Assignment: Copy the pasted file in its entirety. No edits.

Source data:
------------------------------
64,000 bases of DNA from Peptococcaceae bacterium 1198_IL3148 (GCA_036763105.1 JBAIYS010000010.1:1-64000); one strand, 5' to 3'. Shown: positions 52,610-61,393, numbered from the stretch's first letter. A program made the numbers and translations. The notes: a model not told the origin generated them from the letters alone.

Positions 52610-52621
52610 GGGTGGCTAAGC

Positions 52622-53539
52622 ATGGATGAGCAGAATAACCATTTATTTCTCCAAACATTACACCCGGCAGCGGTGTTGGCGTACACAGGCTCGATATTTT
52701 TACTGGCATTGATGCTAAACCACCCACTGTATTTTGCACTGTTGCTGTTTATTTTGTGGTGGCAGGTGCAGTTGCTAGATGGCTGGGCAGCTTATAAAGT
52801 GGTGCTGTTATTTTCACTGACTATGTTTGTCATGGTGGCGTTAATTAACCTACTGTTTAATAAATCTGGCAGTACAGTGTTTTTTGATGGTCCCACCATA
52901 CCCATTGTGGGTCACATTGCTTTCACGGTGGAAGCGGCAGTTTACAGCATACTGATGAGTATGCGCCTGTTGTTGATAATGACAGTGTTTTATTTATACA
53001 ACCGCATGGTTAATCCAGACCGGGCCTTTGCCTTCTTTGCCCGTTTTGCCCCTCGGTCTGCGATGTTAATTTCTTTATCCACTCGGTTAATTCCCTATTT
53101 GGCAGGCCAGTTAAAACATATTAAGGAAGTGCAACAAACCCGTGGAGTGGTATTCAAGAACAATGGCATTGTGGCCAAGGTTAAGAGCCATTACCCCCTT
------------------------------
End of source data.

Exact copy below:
64,000 bases of DNA from Peptococcaceae bacterium 1198_IL3148 (GCA_036763105.1 JBAIYS010000010.1:1-64000); one strand, 5' to 3'. Shown: positions 52,610-61,393, numbered from the stretch's first letter. A program made the numbers and translations. The notes: a model not told the origin generated them from the letters alone.

Positions 52610-52621
52610 GGGTGGCTAAGC

Positions 52622-53539
52622 ATGGATGAGCAGAATAACCATTTATTTCTCCAAACATTACACCCGGCAGCGGTGTTGGCGTACACAGGCTCGATATTTT
52701 TACTGGCATTGATGCTAAACCACCCACTGTATTTTGCACTGTTGCTGTTTATTTTGTGGTGGCAGGTGCAGTTGCTAGATGGCTGGGCAGCTTATAAAGT
52801 GGTGCTGTTATTTTCACTGACTATGTTTGTCATGGTGGCGTTAATTAACCTACTGTTTAATAAATCTGGCAGTACAGTGTTTTTTGATGGTCCCACCATA
52901 CCCATTGTGGGTCACATTGCTTTCACGGTGGAAGCGGCAGTTTACAGCATACTGATGAGTATGCGCCTGTTGTTGATAATGACAGTGTTTTATTTATACA
53001 ACCGCATGGTTAATCCAGACCGGGCCTTTGCCTTCTTTGCCCGTTTTGCCCCTCGGTCTGCGATGTTAATTTCTTTATCCACTCGGTTAATTCCCTATTT
53101 GGCAGGCCAGTTAAAACATATTAAGGAAGTGCAACAAACCCGTGGAGTGGTATTCAAGAACAATGGCATTGTGGCCAAGGTTAAGAGCCATTACCCCCTT